BOARD OF WRIGHT COUNTY COMMISSIONERS
JANUARY 15, 2019
DATE APPROVED: JANUARY 22, 2019
COUNTY BOARD MINUTES 1-08-19
Husom moved to approve the minutes, seconded by Daleiden. The motion carried 5-0.
Lee Kelly, County Coordinator, referenced Consent Item F3, “Approve Signatures On Contracts For Fiscal Agent Services Provided By The Auditor/Treasurer’s Office.” He said that the Highway 55 Corridor Fiscal Agent Service Agreement should be removed and not included as part of approval of the Consent Agenda. The remaining six Fiscal Agent Agreements will be approved through approval of the Consent Agenda. Daleiden moved to approve the Agenda as amended. The motion was seconded by Potter and carried 5-0.
Daleiden moved to approve the Consent Agenda as amended, with the removal of the Highway 55 Corridor Fiscal Agent Service Agreement. Husom seconded and the motion and it carried 5-0:
1. Authorize Attendance Of Commissioners, Minnesota Rural Counties Board Meeting ITV, 3-11-19, 9:30 AM - 2:00 PM, Wright County Government Center Rm 122 (Note that attendance will be after the Employee Recognition Ceremony scheduled for the same day at 10:00 AM.)
1. Authorize Attendance Of Commissioners, Quarterly Township Meetings:
A. 4-04-19 @ 7:30 PM, Albion Township
B. 7-10-19 @ 6:30 PM, Corinna Township
C. 10-03-19 @ 7:30 PM, Clearwater Township
1. Approve Memorandum Of Agreement Between Teamsters Local 320 (Sheriff Essential Supervisory Staff) & Wright County To Establish Terms & Conditions Of Employment For Matt Treichler As He Leaves His Position Of Lieutenant To Become The New Chief Deputy For The Wright County Sheriff’s Office
1. Madden, Galanter & Hansen, 11-2018 Services, $3,050.59
1. Authorize Litigation Against John 146, LLC, For Planning And Zoning Violations At 5813 Canterbury Avenue N.E., Buffalo Township, Minnesota
1. Acknowledge Warrants Issued Between January 2, 2019 And January 8, 2019
2. Approve Temporary Liquor License For A.B.A.T.E. Of Minnesota, Inc. For Event On February 2, 2019
3. Approve Signatures On Contracts For Fiscal Agent Services Provided By The Auditor/Treasurer’s Office. **Note: The Highway 55 Corridor Fiscal Agent Services Contract Was Removed At The Request Of The County Coordinator And Was Not Included In Approval Of The Consent Agenda Item F3.
4. Acknowledge The 2019 Petty Cash And Change Fund Summary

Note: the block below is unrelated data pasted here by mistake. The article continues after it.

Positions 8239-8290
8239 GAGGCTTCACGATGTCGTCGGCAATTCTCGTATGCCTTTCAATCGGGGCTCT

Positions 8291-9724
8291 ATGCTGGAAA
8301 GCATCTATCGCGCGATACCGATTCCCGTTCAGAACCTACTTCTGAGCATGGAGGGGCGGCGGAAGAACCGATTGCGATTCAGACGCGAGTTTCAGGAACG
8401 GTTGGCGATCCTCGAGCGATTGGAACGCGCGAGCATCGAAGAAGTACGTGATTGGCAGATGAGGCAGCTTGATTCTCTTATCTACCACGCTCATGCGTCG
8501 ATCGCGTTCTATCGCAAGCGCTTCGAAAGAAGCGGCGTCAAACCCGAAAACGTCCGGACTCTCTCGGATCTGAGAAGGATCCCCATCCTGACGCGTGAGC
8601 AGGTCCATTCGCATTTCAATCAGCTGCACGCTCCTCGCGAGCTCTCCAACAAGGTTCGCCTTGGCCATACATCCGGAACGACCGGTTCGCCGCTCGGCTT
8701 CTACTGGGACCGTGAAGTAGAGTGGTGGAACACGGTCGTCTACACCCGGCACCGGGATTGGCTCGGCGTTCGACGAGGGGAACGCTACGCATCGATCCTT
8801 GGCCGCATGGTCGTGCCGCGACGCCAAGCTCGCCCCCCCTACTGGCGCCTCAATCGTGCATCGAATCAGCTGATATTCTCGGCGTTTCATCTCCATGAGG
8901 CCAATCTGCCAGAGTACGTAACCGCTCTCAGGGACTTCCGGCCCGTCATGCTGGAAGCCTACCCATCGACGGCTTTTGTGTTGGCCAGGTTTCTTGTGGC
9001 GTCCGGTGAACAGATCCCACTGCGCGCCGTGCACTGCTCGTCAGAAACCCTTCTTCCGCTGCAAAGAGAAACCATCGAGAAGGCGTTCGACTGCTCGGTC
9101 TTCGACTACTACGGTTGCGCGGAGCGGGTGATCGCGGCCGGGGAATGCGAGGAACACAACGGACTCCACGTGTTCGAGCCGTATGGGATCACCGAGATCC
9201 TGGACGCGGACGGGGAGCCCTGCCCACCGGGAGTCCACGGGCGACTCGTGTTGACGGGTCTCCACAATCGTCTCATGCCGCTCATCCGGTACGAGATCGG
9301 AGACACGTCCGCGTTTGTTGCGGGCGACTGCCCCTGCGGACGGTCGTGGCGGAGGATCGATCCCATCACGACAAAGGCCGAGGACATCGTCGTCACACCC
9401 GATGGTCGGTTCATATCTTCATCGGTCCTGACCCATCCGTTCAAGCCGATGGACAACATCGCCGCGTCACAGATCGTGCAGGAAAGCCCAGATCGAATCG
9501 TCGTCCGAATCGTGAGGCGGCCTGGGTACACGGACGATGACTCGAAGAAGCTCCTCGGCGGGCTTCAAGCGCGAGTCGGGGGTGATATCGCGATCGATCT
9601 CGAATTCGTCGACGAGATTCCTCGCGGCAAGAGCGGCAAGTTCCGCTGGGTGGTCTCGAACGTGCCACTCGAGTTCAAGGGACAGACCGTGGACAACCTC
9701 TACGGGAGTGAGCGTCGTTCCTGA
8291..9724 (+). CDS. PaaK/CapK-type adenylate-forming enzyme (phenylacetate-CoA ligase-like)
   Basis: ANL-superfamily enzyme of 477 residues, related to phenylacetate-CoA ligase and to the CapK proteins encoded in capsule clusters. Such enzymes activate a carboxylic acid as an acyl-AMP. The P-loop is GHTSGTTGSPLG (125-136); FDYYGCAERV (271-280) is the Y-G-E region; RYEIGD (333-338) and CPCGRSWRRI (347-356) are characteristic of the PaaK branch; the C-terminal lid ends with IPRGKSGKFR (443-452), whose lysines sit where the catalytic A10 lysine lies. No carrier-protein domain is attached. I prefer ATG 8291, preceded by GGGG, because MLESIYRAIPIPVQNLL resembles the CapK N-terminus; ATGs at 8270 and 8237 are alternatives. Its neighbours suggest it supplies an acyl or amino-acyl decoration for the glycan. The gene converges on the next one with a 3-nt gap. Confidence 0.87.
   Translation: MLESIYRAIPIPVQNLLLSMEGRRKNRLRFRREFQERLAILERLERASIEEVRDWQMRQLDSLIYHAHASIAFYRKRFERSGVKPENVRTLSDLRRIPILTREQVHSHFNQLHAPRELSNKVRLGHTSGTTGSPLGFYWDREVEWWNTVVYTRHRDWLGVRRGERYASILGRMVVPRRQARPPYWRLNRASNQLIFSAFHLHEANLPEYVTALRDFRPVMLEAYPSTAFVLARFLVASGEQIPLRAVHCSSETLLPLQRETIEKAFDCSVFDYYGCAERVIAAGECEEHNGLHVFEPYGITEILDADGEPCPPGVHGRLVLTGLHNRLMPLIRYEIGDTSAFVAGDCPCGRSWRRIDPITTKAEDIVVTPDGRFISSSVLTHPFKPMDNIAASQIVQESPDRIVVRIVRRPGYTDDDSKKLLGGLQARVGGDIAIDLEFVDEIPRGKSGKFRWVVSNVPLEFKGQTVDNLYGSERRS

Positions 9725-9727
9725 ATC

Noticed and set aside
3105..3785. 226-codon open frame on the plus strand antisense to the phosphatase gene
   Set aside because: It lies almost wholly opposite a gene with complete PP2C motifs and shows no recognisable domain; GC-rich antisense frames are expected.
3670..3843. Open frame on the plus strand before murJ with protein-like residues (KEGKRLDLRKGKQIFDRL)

G. HEALTH & HUMAN SERVICES
1. Position Replacement
A. Financial Worker
H. HEALTH & HUMAN SERVICES
1. Refer To The 1-23-19 Personnel Committee Meeting:
A. Interim Position Replacement:
1. Youth Services Supervisor
I. INFORMATION TECHNOLOGY
1. Refer to 1-23-19 Technology Committee:
A. Office 365 Update
B. ERP Update
C. Event Scheduler Project
D. Website Redesign
E. Project Portfolio
TIMED AGENDA ITEMS
SEAN DERINGER, SHERIFF
Introduce Two Recently Promoted Wright County Sheriff’s Office Sergeants
Sheriff Deringer introduced and commended recently promoted employees in the Sheriff’s Office:
Kevin Triplett, Patrol Sergeant
Ryan Ferguson, Criminal Investigation Lieutenant
Russ Erkins, Patrol Sergeant
Austin Linn was also introduced as the first Deputy sworn in by Sheriff Deringer since taking office.
BOB HIIVALA, AUDITOR/TREASURER
Approve Resolution: Findings of Fact & Order Regarding Redetermination Of Benefits For County Ditch No. 7 Pursuant To Minnesota Statute 103E.351; Approve Viewing Professional Services Contract For Redetermination of Benefits and Grass Strip Acquisition On County Ditch No. 7.
Greg Kryzer, Assistant County Attorney, said the Board is acting in their capacity as Drainage Authority. Upon review of records for County Ditch 7, the last time benefits were established was in 1905. The values and watershed have changed.
Borrell moved to adopt Resolution #19-06, adopting the Findings of Fact & Order regarding the redetermination of benefits for County Ditch 7 pursuant to MN Statute §103E.351. The motion was seconded by Daleiden. Estimated cost is $1,000. County Ditch 7 is located near Cokato. The motion carried 5-0 on a roll call vote.
On a motion by Daleiden, second by Borrell, all voted to approve the Viewing Professional Services Contract for Redetermination of Benefits and Grass Strip Acquisition on County Ditch No. 7.
Approve Resolution: Findings of Fact & Order Regarding Redetermination Of Benefits For Judicial Ditch No. 1 Pursuant To Minnesota Statute 103E.351; Approve Viewing Professional Services Contract For Redetermination of Benefits and Grass Strip Acquisition On Judicial Ditch No. 1.
Kryzer said the Board is acting in their capacity as Drainage Authority. Upon review of records for Judicial Ditch 1, the last time benefits were established was in 1910. The value and watershed have changed. The Ditch is in Marysville Township and bisects part of the County property where the gun range is located. There is a parcel that is not included on the benefit roles and the ditch bisects on two locations on that parcel. Estimated cost is $3,000.
Daleiden moved to adopt Resolution #19-07, adopting the Findings of Fact & Order regarding the redetermination of benefits for Judicial Ditch No. 1 pursuant to MN Statute §103E.351. The motion was seconded by Borrell. The motion carried 5-0 on a roll call vote.
On a motion by Daleiden, second by Borrell, all voted to approve the Viewing Professional Services Contract for Redetermination of Benefits and Grass Strip Acquisition on Judicial Ditch No. 1.
Adopt Resolution Of Findings And Order Regarding Reestablishment Of Records For County Ditch 31 Pursuant To Minnesota Statute 103E.101 subdivision
Kryzer said the Board held a public hearing on the correction of the drainage system record on 12-11-18 at 1:30 PM. Staff was then directed to draft findings and an order consistent with the proceedings, including responses to all comments received through the public comment process. Kryzer said all is in order to proceed.
Borrell moved to adopt Resolution #19-08, adopting the Findings of Fact & Order regarding the reestablishment of records for County Ditch 31 pursuant to MN Statute §103E.101. The motion was seconded by Daleiden and carried 5-0 on a roll call vote.
Accept The Invasive Plant Grant Assistance Fund Grant From The Minnesota Department of Agriculture For The 2019 Calendar Year
Matt Detjen, Ditch Coordinator, said the grant is due on 1-18-19. Funding can be used for noxious weed control.